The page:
However, I'll leave the interpretation to consensus below. Should the entries be moved to other namespaces, or deleted entirely? PseudoSkull (talk) 19:17, 11 September 2021 (UTC)

Edit: Also pinging @Bob Burkhardt: in case the Library Guy account won't be used a while. PseudoSkull (talk) 01:18, 12 September 2021 (UTC)

  • Oppose. Thanks for pinging the other account. Maybe something like {{AuxTOC}} can be used to wrap the disclosures. I imagine the information is available elsewhere, but I think it is good idea to make the disclaimer information more immediately available for the encyclopedia projects. I've never checked the alternative disclaimers cited. They seem too obscure to me. The contents listings for the encyclopedias are also not part of the source. Something should probably be done there. Maybe just {{AuxTOC}} could work somehow. The disclaimers could be moved back to the main namespace with a wrapper of some sort since it seems tough to wrap a redirect. Seems fair to keep around the redirect though since the destination makes things clear. Bob Burkhardt (talk) 13:45, 12 September 2021 (UTC)
@Bob Burkhardt: You don't think moving them to another namespace is a good idea, at least, as you've done at EB1911? PseudoSkull (talk) 15:18, 12 September 2021 (UTC)
I think putting the disclaimer in the project namespace is an effective solution, but you were talking about deleting the redirect, and the wrapper solution, which I have become aware of more lately, would avoid the redirect. I like the current solution better than the wrapper for the disclaimer. The wrapper solution ({{AuxTOC}}) would work better for the tables of contents. It is widely used. I will also mention the ACAB disclaimer has some things that I think are really very necessary for that work. Probably the encyclopedia disclaimers should at least refer to the General discliamer. Bob Burkhardt (talk) 17:17, 12 September 2021 (UTC)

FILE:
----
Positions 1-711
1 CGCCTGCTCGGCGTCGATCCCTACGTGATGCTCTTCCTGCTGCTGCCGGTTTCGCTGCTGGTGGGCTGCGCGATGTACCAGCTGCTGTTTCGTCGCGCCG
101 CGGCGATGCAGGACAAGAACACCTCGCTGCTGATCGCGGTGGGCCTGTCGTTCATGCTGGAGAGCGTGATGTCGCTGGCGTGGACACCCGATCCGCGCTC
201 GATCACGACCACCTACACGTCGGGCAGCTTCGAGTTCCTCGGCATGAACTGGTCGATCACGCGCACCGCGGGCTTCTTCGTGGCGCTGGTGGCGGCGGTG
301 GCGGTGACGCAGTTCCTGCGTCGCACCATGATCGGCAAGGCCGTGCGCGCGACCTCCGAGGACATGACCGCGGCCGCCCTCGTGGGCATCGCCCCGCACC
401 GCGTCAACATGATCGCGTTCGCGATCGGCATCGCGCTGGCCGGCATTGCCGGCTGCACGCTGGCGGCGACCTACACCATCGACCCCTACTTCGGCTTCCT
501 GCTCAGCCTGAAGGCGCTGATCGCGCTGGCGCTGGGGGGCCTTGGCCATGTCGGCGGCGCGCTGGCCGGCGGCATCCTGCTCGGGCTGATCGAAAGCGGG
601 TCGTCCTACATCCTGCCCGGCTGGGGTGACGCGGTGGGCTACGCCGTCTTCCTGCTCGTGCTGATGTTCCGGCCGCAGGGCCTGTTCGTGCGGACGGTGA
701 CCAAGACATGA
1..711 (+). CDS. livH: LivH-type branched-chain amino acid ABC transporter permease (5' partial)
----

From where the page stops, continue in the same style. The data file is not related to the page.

• Oppose. These project disclaimers were added a long time ago, and are a part of the project’s set-up. While, strictly speaking, they are not neccessary, I think that, at this point, it would be more detrimental to delete them than to keep them. Certainly, they should not be made now; but I do not think they should be deleted. Any move (across namespaces) would necessitate a cross-namespace redirect, owing to the age of the original name. TE(æ)A,ea. (talk) 23:23, 11 September 2021 (UTC)
@TE(æ)A,ea.: "It would be more detrimental to delete them than to keep them." – For what reason do you say that? Age alone isn't a reason to keep—there are lots of old relics that we've deleted at WS:PD. Assuming that we delink all references to it in the mainspace (which is what I'm advocating for by the way), what harm would this do to the project itself, reading- or editing-wise? PseudoSkull (talk) 23:42, 11 September 2021 (UTC)
  • PseudoSkull: The “old relics” which have been deleted were entire works—although they were usually not quite so entire; this is not the case here. I oppose removing the references, as the continuity of use of them (my meaning in age here, my apologies for the confusion) would be so disrupted. TE(æ)A,ea. (talk) 00:15, 12 September 2021 (UTC)
@TE(æ)A,ea.: "The old relics were entire works; this is not the case here." Right, they aren't works at all, nor parts of works, in any sense. The mainspace is for works, not entire user-generated pages dedicated to explaining some bits of information about how a work ought to be used, especially when all of those notices are already fundamentally covered by WS:General disclaimer. Furthermore, the initial question I had has still not been answered. That is, why, specifically, would the removal of these disclaimers in the mainspace be so destructive to the encyclopedia projects? You even admit that "strictly speaking, they are not necessary", so if something isn't necessary, why would deleting it be so detrimental? PseudoSkull (talk) 01:06, 12 September 2021 (UTC)
  • PseudoSkull: They are not as a rule necessary, but these in particular have been made necessary as an exception because of their long use. No, the notices are not covered by the general disclaimer; that is why they are project-specific, and deleting them would entail recourse to the general (and thus not specifically useful) disclaimer, while losing the information of specific relevance to the articles at hand. They generally serve the purpose of informing Wikipedia users of some relevant facts for local (to Wikipedia) rules regarding “verifiability,” “notability,” and such, I believe; such being the reason for their initial creation. TE(æ)A,ea. (talk) 01:14, 12 September 2021 (UTC)